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Old Cambridge Post by :studentbee Category :Poems Author :Oliver Wendell Holmes Date :November 2010 Read :2300

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Old Cambridge

JULY 3, 1875

AND can it be you've found a place
Within this consecrated space,
That makes so fine a show,
For one of Rip Van Winkle's race?
And is it really so?
Who wants an old receipted bill?
Who fishes in the Frog-pond still?
Who digs last year's potato hill?--
That's what he'd like to know!

And were it any spot on earth
Save this dear home that gave him birth
Some scores of years ago,
He had not come to spoil your mirth
And chill your festive glow;
But round his baby-nest he strays,
With tearful eye the scene surveys,
His heart unchanged by changing days,
That's what he'd have you know.

Can you whose eyes not yet are dim
Live o'er the buried past with him,
And see the roses blow
When white-haired men were Joe and Jim
Untouched by winter's snow?
Or roll the years back one by one
As Judah's monarch backed the sun,
And see the century just begun?--
That's what he'd like to know!

I come, but as the swallow dips,
Just touching with her feather-tips
The shining wave below,
To sit with pleasure-murmuring lips
And listen to the flow
Of Elmwood's sparkling Hippocrene,
To tread once more my native green,
To sigh unheard, to smile unseen,--
That's what I'd have you know.

But since the common lot I've shared
(We all are sitting "unprepared,"
Like culprits in a row,
Whose heads are down, whose necks are bared
To wait the headsman's blow),
I'd like to shift my task to you,
By asking just a thing or two
About the good old times I knew,--
Here's what I want to know.

The yellow meetin' house--can you tell
Just where it stood before it fell
Prey of the vandal foe,--
Our dear old temple, loved so well,
By ruthless hands laid low?
Where, tell me, was the Deacon's pew?
Whose hair was braided in a queue?
(For there were pig-tails not a few,)--
That's what I'd like to know.

The bell--can you recall its clang?
And how the seats would slam and bang?
The voices high and low?
The basso's trump before he sang?
The viol and its bow?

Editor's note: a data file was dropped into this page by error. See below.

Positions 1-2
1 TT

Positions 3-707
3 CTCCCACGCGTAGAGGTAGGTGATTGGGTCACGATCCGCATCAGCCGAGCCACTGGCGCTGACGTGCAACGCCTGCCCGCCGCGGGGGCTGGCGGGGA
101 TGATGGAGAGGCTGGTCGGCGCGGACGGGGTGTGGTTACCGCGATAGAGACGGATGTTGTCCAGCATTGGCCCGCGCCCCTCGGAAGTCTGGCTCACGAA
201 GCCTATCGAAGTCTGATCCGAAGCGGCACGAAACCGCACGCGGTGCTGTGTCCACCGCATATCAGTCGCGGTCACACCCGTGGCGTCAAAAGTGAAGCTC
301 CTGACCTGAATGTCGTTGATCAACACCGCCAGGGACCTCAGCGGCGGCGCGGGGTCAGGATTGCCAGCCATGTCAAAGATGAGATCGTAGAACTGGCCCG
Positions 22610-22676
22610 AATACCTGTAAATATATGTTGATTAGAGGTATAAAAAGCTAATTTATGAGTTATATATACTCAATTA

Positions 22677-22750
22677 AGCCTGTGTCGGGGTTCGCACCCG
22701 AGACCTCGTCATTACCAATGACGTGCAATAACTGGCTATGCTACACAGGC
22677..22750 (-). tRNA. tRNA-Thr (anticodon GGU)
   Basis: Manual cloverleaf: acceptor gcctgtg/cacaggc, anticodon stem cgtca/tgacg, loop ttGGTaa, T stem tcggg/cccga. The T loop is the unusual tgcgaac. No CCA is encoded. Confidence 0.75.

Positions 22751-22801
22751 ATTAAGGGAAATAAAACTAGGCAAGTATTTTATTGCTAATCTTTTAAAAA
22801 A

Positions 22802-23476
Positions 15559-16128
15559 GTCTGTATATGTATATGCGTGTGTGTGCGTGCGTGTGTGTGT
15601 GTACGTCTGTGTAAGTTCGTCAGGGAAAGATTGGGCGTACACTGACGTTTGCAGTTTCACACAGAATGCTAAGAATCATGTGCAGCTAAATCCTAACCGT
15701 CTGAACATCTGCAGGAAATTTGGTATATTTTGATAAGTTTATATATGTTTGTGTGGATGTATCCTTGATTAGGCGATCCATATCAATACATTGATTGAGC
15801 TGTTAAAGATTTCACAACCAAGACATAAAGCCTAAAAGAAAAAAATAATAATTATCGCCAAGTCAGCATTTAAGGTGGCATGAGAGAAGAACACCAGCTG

Where was it old Judge Winthrop sat?
Who wore the last three-cornered hat?
Was Israel Porter lean or fat?--
That's what I'd like to know.

Tell where the market used to be
That stood beside the murdered tree?
Whose dog to church would go?
Old Marcus Reemie, who was he?
Who were the brothers Snow?
Does not your memory slightly fail
About that great September gale?--
Whereof one told a moving tale,
As Cambridge boys should know.

When Cambridge was a simple town,
Say just when Deacon William Brown
(Last door in yonder row),
For honest silver counted down,
His groceries would bestow?--
For those were days when money meant
Something that jingled as you went,--
No hybrid like the nickel cent,
I'd have you all to know,

But quarter, ninepence, pistareen,
And fourpence hapennies in between,
All metal fit to show,
Instead of rags in stagnant green,
The scum of debts we owe;
How sad to think such stuff should be
Our Wendell's cure-all recipe,--
Not Wendell H., but Wendell P.,--
The one you all must know!

I question--but you answer not--
Dear me! and have I quite forgot
How fivescore years ago,
Just on this very blessed spot,
The summer leaves below,
Before his homespun ranks arrayed
In green New England's elmbough shade
The great Virginian drew the blade
King George full soon should know!

O George the Third! you found it true
Our George was more than double you,
For nature made him so.
Not much an empire's crown can do
If brains are scant and slow,--
Ah, not like that his laurel crown
Whose presence gilded with renown
Our brave old Academic town,
As all her children know!

So here we meet with loud acclaim
To tell mankind that here he came,
With hearts that throb and glow;
Ours is a portion of his fame
Our trumpets needs must blow!
On yonder hill the Lion fell,
But here was chipped the eagle's shell,--
That little hatchet did it well,
As all the world shall know!

(The end)
Oliver Wendell Holmes's poem: Old Cambridge

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Welcome To The Nations Welcome To The Nations

Welcome To The Nations
PHILADELPHIA, JULY 4, 1876BRIGHT on the banners of lily and roseLo! the last sun of our century sets!Wreathe the black cannon that scowled on our foes,All but her friendships the nation forgetsAll but her friends and their welcome forgets!These are around her; but where are her foes?Lo, while the sun of her century sets,Peace with her garlands of lily and rose!Welcome! a shout like the war trumpet's swellWakes the wild echoes that slumber aroundWelcome! it quivers from Liberty's bell;Welcome! the walls of her temple resound!Hark! the gray walls of her temple resoundFade the far voices o'er hillside and dell;Welcome! still whisper

Joseph Warren, M. D Joseph Warren, M. D

Joseph Warren, M. D
TRAINED in the holy art whose lifted shieldWards off the darts a never-slumbering foe,By hearth and wayside lurking, waits to throw,Oppression taught his helpful arm to wieldThe slayer's weapon: on the murderous fieldThe fiery bolt he challenged laid him low,Seeking its noblest victim. Even soThe charter of a nation must be sealed!The healer's brow the hero's honors crowned,From lowliest duty called to loftiest deed.Living, the oak-leaf wreath his temples bound;Dying, the conqueror's laurel was his meed,Last on the broken ramparts' turf to bleedWhere Freedom's victory in defeat was found.June 11, 1875.(The end)Oliver Wendell Holmes's poem: Joseph Warren, M. D